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Total Solar Eclipse Awes Skywatchers

Total Solar Eclipse Awes Skywatchers
A view of the solar eclipse that took place on July 22, 2009. The photograph was taken from Chennai, Tamil Nadu in India. (Image credit: Michelle Holshue)

A total eclipse of the sun wowed millions of skywatchers across India and China Wednesday.

"Eclipse in Yichang exceeded expectations," wrote SETI astronomer Seth Shostak on Twitter. "Locals agog, as was I."

Solar eclipses occur when the moon gets directly between Earth and the sun, casting a shadow on a narrow swath of our planet. Day turns briefly to night.

"The temperature dropped from 96.6 F to 88.5F at totality," said Donald Gardner on Spaceweather.com. Gardner watched the event from Huangshan. "The roosters were crowing and the streetlights came on!"

The path of the eclipse began in India and crossed through Nepal, Bangladesh, Bhutan, Myanmar (Burma) and China. After leaving mainland Asia, the shadow crossed Japan's Ryukyu Islands and curved southeast through the Pacific Ocean.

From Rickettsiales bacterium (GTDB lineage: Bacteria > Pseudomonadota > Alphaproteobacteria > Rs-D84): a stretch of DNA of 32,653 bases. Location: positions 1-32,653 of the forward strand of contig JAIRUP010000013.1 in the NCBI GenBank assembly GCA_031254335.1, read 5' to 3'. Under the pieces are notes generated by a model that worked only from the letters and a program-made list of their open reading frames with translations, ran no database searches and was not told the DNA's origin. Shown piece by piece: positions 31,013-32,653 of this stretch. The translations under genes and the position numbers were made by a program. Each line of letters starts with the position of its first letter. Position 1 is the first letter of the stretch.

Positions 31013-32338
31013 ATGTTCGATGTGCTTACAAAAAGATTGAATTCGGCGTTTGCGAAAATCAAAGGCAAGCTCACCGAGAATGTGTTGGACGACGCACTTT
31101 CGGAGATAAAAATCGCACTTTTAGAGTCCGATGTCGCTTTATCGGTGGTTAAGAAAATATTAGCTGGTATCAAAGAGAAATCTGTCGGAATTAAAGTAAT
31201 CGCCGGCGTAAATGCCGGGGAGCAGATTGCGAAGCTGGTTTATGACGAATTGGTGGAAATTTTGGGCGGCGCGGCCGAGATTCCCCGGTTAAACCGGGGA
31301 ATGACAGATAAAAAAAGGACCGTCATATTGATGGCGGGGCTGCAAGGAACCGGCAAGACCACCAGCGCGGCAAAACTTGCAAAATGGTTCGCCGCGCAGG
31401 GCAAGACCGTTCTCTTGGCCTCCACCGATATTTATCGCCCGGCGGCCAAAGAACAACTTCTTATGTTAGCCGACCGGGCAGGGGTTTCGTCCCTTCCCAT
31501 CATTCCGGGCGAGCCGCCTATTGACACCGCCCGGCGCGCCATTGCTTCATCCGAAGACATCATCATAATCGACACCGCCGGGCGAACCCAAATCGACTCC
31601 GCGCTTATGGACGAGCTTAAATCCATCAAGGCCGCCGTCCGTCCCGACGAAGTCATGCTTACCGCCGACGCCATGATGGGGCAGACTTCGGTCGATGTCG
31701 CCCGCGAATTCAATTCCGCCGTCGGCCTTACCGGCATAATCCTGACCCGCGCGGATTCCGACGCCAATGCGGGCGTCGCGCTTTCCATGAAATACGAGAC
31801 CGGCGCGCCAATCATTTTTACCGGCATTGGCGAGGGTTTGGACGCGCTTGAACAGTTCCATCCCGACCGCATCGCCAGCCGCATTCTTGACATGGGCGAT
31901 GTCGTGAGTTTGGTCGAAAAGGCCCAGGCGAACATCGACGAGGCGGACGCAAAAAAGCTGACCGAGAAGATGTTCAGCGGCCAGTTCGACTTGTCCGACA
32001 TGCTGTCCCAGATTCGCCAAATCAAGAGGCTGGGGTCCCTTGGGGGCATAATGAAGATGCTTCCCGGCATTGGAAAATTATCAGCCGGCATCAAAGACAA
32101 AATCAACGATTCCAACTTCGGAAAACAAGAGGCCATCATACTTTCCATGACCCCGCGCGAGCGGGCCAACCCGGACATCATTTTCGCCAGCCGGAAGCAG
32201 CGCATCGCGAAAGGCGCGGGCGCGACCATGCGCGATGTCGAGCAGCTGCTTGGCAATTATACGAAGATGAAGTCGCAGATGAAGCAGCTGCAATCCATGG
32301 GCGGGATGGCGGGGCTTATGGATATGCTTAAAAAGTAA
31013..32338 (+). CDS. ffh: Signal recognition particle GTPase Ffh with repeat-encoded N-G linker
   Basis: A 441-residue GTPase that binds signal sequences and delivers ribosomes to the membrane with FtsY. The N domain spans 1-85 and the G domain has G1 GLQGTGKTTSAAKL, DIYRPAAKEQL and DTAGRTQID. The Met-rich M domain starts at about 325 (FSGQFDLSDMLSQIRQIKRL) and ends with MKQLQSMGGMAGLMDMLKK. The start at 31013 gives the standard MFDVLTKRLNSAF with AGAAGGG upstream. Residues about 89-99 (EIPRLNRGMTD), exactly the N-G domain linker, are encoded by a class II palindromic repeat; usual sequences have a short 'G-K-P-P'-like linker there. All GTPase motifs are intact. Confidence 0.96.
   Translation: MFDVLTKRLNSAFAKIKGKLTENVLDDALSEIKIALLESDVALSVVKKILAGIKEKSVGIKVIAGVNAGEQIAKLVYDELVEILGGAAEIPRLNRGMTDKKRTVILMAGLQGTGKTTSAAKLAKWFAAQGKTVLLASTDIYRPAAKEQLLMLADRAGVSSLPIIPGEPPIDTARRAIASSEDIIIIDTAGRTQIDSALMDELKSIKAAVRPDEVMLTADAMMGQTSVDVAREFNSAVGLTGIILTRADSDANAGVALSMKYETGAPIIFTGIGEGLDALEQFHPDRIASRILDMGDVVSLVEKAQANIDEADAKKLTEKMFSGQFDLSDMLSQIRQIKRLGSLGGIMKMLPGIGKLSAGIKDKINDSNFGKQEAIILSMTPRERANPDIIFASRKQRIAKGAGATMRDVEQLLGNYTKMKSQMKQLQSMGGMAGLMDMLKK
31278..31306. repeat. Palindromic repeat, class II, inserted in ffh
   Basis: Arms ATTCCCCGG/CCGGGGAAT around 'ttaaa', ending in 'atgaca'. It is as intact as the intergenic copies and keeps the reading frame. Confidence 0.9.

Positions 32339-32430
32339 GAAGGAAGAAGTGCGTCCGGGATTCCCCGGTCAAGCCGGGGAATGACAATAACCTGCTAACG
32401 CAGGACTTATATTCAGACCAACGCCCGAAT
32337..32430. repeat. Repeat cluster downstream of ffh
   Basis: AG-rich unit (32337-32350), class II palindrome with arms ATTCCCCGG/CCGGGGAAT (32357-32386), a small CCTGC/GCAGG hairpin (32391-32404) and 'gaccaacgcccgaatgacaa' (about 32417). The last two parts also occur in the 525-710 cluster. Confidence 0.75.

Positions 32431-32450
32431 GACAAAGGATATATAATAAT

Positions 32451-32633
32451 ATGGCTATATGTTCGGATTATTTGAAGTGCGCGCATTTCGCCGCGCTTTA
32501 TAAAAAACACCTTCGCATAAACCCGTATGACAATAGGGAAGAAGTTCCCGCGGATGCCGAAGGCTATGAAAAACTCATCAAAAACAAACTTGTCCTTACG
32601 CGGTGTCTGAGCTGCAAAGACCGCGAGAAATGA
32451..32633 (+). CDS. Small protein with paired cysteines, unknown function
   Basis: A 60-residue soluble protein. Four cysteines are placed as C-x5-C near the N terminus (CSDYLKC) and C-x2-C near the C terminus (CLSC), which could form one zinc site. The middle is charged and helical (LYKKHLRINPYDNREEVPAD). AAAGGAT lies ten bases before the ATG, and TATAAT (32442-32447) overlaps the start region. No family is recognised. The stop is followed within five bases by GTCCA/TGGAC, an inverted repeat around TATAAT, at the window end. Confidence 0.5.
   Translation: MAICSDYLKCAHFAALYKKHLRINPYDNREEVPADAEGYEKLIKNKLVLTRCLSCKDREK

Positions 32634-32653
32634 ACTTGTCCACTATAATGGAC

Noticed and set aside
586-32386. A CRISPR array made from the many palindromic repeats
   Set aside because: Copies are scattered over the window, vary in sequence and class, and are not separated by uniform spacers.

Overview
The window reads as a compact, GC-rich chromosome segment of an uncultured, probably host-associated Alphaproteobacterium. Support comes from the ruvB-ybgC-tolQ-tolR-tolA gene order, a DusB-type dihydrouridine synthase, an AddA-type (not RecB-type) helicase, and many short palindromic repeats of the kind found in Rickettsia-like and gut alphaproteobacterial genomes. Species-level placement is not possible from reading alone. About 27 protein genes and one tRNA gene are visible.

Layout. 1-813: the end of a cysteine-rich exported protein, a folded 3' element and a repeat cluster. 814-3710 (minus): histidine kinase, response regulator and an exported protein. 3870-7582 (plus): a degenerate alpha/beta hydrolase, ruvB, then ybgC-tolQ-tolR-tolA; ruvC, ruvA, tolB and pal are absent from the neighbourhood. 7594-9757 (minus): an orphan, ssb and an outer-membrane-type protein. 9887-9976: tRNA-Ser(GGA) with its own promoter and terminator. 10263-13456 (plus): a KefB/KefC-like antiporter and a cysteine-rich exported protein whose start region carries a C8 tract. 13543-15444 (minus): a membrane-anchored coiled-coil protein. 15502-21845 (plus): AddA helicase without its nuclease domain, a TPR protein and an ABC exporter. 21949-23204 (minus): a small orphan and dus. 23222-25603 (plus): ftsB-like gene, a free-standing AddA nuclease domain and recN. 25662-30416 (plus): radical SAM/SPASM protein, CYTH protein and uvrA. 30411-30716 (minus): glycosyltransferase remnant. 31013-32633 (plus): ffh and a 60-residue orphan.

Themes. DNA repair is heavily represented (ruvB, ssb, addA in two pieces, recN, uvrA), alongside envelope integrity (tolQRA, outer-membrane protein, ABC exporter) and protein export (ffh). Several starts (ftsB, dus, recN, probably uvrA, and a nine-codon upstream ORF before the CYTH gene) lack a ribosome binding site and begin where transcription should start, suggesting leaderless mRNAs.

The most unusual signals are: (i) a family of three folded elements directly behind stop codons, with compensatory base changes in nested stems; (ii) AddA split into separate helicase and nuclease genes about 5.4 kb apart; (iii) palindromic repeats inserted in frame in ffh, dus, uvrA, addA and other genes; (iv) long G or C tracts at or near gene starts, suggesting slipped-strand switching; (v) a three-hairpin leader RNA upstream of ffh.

It was the longest total solar eclipse of the 21st century, and will not be surpassed in duration until June 13, 2132. Totality -- the phase of darkness when the sun is completely covered by the moon -- lasted for up to 6 minutes and 39 seconds.

"On a remote Japanese island, bewildered cattle went to their feeding troughs thinking night had fallen," according to the Associated Press. "And in India, a woman was crushed as thousands of viewers crowded the banks of the Ganges for a glimpse."

Spaceweather.com has a gallery of eclipse photos.

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Space.com Staff

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